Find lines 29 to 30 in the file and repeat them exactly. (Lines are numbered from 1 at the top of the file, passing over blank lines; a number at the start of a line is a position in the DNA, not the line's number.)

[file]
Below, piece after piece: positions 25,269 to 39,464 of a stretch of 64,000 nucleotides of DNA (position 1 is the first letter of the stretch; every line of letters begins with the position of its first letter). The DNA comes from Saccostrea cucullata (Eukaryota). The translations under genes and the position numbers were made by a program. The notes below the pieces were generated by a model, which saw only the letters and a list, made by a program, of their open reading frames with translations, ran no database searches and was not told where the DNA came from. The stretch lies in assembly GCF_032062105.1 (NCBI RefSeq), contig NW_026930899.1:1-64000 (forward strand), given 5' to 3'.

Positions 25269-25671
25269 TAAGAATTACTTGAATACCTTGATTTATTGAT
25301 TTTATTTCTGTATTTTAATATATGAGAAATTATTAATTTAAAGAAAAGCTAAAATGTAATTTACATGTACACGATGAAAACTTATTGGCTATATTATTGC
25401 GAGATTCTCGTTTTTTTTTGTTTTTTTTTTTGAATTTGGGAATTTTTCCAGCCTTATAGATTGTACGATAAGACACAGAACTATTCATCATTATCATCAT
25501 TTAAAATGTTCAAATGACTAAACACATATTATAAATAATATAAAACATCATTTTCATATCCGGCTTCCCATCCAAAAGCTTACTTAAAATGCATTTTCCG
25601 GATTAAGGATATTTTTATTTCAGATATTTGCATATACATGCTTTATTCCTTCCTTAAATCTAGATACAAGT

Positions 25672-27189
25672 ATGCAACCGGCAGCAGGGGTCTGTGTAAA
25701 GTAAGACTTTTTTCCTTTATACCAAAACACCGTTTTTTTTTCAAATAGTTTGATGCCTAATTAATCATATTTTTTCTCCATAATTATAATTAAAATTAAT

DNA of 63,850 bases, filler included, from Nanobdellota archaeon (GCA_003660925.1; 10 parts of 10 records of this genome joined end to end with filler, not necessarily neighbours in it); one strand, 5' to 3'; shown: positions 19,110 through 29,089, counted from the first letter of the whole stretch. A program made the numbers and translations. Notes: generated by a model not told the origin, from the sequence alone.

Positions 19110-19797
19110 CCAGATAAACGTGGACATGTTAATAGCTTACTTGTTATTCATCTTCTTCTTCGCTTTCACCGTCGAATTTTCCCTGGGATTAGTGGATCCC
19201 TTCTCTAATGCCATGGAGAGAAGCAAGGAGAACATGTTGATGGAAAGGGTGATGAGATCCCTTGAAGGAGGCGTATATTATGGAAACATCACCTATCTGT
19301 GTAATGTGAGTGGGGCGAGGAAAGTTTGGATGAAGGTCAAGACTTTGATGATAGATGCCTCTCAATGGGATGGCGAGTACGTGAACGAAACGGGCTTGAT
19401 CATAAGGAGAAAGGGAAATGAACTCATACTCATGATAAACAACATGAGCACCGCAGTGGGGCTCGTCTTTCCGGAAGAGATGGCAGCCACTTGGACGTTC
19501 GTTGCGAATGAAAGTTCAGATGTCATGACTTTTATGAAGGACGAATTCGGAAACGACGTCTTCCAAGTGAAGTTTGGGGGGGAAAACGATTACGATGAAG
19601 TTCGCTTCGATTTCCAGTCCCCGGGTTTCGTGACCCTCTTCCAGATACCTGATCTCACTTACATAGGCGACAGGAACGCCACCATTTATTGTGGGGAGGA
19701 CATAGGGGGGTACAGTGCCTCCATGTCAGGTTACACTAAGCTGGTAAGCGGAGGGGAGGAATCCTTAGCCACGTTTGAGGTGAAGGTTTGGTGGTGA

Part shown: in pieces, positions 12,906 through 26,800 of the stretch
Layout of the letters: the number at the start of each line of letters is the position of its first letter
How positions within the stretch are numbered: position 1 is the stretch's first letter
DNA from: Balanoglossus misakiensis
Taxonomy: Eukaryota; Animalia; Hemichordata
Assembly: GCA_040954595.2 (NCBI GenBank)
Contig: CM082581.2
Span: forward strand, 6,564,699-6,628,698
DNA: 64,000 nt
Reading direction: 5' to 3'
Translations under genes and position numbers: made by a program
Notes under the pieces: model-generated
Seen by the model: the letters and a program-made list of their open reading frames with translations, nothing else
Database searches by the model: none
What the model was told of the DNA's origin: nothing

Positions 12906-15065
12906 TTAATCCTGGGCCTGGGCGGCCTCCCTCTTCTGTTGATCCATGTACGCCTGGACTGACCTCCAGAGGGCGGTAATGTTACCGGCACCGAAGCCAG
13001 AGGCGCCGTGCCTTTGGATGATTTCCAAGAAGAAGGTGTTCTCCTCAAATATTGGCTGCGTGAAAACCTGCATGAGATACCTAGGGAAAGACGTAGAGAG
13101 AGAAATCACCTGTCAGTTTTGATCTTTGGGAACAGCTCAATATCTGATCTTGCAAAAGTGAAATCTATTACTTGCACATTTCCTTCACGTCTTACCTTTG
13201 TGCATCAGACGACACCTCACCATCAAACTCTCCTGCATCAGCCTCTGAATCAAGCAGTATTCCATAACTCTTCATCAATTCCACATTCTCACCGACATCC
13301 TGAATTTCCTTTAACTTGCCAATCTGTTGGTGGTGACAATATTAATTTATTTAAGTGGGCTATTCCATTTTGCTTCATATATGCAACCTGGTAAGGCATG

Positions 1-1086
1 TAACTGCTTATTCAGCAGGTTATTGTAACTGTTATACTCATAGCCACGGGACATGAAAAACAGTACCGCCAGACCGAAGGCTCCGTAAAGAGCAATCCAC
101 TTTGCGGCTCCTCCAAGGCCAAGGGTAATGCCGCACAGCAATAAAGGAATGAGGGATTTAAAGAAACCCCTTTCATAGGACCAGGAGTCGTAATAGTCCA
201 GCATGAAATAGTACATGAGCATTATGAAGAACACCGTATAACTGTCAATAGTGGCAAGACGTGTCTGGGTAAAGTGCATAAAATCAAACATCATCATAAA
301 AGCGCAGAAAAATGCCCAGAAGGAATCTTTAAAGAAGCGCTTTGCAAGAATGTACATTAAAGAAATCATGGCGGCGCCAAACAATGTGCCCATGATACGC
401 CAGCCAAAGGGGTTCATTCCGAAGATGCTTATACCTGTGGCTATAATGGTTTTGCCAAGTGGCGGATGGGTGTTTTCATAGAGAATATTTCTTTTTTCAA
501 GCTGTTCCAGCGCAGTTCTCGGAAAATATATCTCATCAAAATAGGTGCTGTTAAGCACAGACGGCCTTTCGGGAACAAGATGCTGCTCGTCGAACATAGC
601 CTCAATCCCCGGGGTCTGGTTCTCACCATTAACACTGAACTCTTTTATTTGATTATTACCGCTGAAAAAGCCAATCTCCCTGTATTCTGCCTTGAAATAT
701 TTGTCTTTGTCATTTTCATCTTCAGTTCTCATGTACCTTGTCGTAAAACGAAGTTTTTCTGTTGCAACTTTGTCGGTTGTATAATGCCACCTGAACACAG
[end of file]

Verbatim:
Reading direction: 5' to 3'
Translations under genes and position numbers: made by a program